It's actually built at a far larger scale in Hong Kong and Singapore, both of which are still dominated by mass council housing. This is something that is seldom mentioned when these maritime city-states are held up as exemplars for post-Brexit Britain. (This is also one reason why hot money from east Asia is awash in London is that it's relatively harshly regulated at home).
System-built towers in rows are still normal, even if they have standards well above those of the past
Most of this happens without the input of fashionable architects – these public housing programmes, for instance, run entirely parallel to the photogenic city baubles that aim to "put them on the map". System-built towers in rows are still normal, even if they have standards well above those of the past.
Conversely you'll find that architect-designed social housing in the west today consists overwhelmingly of small-scale infill, reflecting the chastened best practice that visually distinguishing social housing from market housing is unwise. This forgets that "built by the city" could be a sign of pride, as it was in 20th century Vienna and London, rather than a badge of shame.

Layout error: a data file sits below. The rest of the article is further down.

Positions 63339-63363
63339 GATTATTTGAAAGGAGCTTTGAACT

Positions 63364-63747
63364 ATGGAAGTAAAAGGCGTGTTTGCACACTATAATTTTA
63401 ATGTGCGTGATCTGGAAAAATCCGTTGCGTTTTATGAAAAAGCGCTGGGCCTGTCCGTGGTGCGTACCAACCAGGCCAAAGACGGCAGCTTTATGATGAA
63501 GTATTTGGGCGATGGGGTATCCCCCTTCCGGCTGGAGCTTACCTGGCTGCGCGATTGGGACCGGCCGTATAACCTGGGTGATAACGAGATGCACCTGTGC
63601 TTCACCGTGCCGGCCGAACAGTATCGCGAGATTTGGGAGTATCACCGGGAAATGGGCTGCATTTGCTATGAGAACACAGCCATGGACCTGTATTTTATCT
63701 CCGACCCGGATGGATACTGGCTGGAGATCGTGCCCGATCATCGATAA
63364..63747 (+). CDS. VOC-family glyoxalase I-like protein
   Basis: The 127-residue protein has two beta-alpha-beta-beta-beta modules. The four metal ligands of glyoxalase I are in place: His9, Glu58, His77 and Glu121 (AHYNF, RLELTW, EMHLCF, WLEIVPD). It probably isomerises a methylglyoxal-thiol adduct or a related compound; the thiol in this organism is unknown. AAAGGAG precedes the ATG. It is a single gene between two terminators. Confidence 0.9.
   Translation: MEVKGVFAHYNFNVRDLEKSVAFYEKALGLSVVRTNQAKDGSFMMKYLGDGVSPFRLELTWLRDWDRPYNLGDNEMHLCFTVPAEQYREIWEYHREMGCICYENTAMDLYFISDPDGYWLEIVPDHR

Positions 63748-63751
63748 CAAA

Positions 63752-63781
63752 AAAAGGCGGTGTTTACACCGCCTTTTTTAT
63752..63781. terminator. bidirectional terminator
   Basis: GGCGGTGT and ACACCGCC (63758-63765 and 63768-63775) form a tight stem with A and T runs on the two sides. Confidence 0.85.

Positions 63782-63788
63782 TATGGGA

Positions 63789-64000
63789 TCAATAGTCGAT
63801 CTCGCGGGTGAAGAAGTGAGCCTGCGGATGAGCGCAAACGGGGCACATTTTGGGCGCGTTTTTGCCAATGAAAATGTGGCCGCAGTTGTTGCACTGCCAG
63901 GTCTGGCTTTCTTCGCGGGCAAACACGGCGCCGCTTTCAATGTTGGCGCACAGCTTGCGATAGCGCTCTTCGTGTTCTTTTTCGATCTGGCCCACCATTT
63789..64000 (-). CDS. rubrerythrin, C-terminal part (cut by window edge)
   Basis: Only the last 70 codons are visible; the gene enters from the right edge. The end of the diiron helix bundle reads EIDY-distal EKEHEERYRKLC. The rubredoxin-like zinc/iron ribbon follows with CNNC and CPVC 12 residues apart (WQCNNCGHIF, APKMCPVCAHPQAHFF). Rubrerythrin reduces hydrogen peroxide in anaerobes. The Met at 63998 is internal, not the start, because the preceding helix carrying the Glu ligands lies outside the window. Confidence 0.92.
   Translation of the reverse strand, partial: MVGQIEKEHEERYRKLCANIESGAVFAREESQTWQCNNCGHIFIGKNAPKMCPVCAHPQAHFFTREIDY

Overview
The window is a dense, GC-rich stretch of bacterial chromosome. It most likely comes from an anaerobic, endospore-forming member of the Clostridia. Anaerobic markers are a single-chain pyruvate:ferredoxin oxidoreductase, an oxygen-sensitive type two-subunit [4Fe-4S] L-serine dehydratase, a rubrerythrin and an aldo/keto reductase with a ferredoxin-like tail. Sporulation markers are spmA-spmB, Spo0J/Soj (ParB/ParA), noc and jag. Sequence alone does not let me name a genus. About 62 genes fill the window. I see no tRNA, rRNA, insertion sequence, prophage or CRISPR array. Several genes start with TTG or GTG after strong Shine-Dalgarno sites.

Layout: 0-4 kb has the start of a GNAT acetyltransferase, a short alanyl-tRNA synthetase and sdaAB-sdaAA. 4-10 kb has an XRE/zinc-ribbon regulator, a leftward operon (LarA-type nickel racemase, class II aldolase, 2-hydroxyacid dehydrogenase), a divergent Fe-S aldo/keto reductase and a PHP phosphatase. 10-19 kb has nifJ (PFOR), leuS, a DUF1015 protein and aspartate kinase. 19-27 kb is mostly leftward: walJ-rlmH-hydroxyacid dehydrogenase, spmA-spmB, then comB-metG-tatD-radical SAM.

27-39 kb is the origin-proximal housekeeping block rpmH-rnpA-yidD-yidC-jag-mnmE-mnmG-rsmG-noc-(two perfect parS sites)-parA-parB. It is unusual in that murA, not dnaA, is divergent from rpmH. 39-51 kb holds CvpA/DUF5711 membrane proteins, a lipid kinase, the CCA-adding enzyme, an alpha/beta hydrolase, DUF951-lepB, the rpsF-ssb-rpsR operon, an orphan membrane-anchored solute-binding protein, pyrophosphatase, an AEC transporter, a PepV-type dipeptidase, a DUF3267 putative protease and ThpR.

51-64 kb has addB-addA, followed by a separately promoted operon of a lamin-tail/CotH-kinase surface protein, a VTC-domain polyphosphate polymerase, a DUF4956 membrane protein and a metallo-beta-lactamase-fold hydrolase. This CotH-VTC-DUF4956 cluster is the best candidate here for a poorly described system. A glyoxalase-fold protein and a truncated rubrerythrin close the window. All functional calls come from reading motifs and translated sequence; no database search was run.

Probably the majority of it is in France, especially in Paris, where reduction of a stark centre/periphery divide has been a priority of the city government. So the new housing might commonly continue a broken street line, or carefully follow the scale of its predecessors on site; more ambitiously, you can find Lacaton and Vassal's extraordinary renovations and extensions of mass housing estates – though building at the same scale as those estates is never seen.
You'll also find a very small amount of US examples, such as basically charitable housing in the Bronx, a rare US example whose tiny flats are a rather dubious model, suggesting that social housing should be built to lower specifications than private (20th century reformers more often did the opposite).